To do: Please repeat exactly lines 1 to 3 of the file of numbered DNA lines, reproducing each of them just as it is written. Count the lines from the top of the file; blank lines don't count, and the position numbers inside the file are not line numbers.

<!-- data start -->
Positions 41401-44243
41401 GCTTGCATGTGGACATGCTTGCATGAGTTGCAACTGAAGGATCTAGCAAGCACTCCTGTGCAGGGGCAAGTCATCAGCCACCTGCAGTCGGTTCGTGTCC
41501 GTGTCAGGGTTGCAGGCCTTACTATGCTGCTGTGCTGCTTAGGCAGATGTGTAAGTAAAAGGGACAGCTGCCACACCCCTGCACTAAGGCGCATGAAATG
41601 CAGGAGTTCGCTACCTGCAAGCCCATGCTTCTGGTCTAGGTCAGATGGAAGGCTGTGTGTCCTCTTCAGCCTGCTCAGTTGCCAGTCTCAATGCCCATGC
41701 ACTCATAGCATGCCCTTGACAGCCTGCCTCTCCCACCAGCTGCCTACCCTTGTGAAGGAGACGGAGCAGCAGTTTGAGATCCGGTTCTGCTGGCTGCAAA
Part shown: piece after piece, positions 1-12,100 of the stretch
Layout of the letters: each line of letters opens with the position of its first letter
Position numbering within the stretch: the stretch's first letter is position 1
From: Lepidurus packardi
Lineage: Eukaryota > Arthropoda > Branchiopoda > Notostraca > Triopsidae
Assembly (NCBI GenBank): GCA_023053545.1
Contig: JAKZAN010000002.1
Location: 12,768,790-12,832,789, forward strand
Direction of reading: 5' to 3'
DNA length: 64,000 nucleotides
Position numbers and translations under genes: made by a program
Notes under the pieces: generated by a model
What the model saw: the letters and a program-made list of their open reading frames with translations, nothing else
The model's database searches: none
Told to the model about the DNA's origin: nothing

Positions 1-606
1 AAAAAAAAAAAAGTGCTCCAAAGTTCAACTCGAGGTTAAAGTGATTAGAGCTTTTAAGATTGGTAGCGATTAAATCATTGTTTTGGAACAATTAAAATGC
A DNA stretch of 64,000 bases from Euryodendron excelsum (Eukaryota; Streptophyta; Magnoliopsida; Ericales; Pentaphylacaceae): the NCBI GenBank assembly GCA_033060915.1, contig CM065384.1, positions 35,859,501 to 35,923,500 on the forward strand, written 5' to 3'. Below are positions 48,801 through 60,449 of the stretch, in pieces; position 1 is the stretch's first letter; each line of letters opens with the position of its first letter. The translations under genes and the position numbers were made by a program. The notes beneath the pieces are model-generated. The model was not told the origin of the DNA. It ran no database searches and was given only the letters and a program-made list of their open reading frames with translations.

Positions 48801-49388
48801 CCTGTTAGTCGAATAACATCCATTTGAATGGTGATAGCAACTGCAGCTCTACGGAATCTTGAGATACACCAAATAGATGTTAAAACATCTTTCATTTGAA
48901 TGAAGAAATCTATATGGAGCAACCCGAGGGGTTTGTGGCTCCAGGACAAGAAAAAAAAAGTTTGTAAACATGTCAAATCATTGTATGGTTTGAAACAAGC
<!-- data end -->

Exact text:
Positions 41401-44243
41401 GCTTGCATGTGGACATGCTTGCATGAGTTGCAACTGAAGGATCTAGCAAGCACTCCTGTGCAGGGGCAAGTCATCAGCCACCTGCAGTCGGTTCGTGTCC
41501 GTGTCAGGGTTGCAGGCCTTACTATGCTGCTGTGCTGCTTAGGCAGATGTGTAAGTAAAAGGGACAGCTGCCACACCCCTGCACTAAGGCGCATGAAATG